Family, archive, and the posttraumatic imaginary: an analysis of the role of archival material in the personal documentaries stories we tell, the Imam and I, and grandpa Ernest speaks

Master Thesis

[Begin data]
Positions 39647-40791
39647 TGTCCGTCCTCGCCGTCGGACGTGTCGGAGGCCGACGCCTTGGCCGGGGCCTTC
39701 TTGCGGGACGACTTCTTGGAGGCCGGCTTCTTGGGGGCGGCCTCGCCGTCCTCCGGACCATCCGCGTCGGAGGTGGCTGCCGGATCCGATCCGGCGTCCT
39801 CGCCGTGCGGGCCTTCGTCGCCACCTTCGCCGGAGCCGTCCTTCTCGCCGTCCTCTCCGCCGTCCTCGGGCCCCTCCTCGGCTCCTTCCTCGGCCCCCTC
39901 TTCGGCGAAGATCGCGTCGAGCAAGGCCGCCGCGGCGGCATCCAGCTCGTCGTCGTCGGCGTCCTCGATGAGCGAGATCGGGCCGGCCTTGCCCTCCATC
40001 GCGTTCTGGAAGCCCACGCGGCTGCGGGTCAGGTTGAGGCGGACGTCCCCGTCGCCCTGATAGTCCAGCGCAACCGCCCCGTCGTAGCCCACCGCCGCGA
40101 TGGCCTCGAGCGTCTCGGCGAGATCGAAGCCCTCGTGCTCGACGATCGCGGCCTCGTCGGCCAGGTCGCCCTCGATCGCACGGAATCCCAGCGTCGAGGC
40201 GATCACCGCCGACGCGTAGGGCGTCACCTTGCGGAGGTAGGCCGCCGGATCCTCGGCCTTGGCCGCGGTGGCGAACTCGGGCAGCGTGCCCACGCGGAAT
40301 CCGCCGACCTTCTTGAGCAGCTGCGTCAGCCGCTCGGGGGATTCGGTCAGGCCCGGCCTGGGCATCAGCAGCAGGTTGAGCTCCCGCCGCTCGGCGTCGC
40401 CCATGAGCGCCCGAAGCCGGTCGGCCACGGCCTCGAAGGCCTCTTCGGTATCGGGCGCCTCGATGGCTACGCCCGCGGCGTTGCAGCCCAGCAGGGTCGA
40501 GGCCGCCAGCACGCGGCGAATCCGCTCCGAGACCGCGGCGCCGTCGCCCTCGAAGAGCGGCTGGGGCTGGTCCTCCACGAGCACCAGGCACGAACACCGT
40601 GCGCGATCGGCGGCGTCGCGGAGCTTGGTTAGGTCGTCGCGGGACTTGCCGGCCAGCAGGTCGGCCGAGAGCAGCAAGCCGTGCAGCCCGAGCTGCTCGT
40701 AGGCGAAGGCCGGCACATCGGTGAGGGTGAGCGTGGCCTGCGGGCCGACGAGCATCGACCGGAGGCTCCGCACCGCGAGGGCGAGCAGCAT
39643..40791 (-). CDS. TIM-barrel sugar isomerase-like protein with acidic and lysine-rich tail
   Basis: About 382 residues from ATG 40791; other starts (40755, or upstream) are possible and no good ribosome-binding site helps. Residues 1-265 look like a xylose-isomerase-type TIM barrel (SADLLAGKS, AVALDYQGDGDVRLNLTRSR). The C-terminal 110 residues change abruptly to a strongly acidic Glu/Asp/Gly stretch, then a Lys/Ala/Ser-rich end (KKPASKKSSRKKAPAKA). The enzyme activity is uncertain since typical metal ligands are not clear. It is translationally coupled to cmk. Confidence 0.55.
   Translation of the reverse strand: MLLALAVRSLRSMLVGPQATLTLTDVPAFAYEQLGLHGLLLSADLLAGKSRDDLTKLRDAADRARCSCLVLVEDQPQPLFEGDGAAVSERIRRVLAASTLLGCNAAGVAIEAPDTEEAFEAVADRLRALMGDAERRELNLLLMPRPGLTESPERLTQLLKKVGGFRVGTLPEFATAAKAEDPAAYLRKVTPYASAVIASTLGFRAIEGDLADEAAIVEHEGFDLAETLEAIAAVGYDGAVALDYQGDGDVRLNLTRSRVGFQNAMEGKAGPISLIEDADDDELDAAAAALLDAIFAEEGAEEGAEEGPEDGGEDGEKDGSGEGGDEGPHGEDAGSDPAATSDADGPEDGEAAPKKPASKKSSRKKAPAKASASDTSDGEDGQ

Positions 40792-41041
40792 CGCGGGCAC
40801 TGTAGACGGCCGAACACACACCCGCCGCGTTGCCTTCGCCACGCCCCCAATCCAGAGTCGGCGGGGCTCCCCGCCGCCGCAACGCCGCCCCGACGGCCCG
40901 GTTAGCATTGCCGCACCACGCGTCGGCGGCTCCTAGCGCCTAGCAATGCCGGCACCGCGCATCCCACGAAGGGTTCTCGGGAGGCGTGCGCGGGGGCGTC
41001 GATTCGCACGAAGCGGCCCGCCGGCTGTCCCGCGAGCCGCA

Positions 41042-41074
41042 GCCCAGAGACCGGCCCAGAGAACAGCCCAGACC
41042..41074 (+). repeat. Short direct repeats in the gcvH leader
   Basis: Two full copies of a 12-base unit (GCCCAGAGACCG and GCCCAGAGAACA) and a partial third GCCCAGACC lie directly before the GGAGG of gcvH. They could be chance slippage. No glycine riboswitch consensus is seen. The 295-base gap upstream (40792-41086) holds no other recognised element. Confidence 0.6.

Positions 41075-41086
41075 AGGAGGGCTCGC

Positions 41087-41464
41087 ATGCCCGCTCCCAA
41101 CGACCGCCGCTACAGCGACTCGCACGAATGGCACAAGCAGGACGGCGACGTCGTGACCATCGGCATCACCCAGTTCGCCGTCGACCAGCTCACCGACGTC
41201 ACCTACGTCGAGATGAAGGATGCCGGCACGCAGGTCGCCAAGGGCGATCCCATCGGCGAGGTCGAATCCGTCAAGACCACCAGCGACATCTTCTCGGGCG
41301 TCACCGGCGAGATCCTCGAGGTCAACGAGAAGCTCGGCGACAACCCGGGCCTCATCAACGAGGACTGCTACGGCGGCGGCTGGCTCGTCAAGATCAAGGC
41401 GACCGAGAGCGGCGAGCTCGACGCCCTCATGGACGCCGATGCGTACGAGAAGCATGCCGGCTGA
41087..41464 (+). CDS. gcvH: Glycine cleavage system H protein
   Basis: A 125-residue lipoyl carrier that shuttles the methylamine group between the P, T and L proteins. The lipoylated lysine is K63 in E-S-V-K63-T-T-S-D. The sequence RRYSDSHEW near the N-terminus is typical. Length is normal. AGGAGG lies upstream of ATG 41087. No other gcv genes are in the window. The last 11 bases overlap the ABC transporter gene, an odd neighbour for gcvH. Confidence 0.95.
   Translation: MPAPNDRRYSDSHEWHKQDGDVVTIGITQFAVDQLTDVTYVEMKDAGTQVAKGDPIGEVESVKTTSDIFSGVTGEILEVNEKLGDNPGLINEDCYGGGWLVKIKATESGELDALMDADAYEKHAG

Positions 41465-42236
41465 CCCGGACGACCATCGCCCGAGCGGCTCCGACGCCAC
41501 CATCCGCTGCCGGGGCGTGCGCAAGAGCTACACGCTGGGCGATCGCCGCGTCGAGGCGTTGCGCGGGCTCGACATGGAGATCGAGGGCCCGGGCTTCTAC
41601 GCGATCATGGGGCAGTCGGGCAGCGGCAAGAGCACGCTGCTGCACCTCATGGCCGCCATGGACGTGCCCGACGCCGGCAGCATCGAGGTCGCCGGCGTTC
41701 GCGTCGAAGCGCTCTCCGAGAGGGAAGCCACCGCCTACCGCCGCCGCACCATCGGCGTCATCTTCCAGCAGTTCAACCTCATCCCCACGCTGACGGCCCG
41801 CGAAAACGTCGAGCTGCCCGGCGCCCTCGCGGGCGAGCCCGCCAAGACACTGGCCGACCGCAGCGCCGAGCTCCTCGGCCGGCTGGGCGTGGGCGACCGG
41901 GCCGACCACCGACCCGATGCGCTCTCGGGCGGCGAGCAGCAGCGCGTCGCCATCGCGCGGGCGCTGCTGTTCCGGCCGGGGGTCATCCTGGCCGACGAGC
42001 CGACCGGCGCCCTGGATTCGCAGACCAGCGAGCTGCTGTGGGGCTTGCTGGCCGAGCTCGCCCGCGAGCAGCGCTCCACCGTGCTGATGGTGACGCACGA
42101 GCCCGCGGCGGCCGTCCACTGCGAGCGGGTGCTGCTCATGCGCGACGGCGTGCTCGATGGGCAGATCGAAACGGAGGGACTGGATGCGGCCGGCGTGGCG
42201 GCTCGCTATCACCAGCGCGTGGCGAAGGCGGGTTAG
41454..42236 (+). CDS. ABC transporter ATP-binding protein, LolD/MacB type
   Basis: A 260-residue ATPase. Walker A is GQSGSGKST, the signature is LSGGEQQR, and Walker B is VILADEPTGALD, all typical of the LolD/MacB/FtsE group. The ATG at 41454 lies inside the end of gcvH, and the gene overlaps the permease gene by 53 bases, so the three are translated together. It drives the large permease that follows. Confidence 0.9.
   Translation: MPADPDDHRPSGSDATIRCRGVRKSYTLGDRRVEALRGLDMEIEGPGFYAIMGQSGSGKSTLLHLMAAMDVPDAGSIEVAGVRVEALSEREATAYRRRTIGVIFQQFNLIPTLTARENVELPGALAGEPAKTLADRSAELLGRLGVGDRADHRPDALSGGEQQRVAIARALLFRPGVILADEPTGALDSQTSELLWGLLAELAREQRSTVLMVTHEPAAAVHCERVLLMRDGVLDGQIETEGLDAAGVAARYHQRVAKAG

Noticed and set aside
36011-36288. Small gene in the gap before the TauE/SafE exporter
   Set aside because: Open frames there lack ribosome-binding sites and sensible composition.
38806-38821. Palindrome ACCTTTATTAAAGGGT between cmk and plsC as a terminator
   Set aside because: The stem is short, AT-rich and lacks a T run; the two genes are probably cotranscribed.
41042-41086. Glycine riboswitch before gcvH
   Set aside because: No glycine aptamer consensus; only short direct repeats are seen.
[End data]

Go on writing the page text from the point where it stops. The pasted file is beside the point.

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My short documentary, Grandpa Ernest Speaks (2021), is the creative research portion of my master's degree submission. The film is heavily influenced by post-structuralist theory regarding the archive as an experiential entity as well as posttraumatic cinema discourse (in particular, Joshua Hirsch's phases of posttraumatic cinema). This critical reflection therefore investigates the intersection of these two theoretical paradigms: looking at how archival materials may specifically be used in personal documentary films dealing with family/ancestral trauma and posttraumatic memory, and positing that these films' engagement with the archive fits into the larger framework of posttraumatic cinema. I reflect on Grandpa Ernest Speaks in conversation with two other personal posttraumatic documentaries, The Imam and I (dir. Khalid Shamis, South Africa, 2011) and Stories We Tell ( dir. Sarah Polley, Canada, 2012). I conduct a semiotic and content analysis of portions of all three films in order to both situate them within the posttraumatic imaginary-specifically, within Hirsch's second phase-and examine the role of the archive and artefacts in each. In doing so, I confront the question of record vs. representation in documentary, and argue that-in the archival-based posttraumatic documentary-the distinction between the two lies in the way that the artefact is interpreted or contextualised via meta-textual captioning. This study demonstrates that posttraumatic memory may be nonlinear and non-chronological. The analysis of my film and the two additional case study films examines how this complication of past and present, archival and contemporary, is articulated onscreen: conveying the transmutation of memory as well as the ongoing and self-reflexive act of contributing to the familial archive.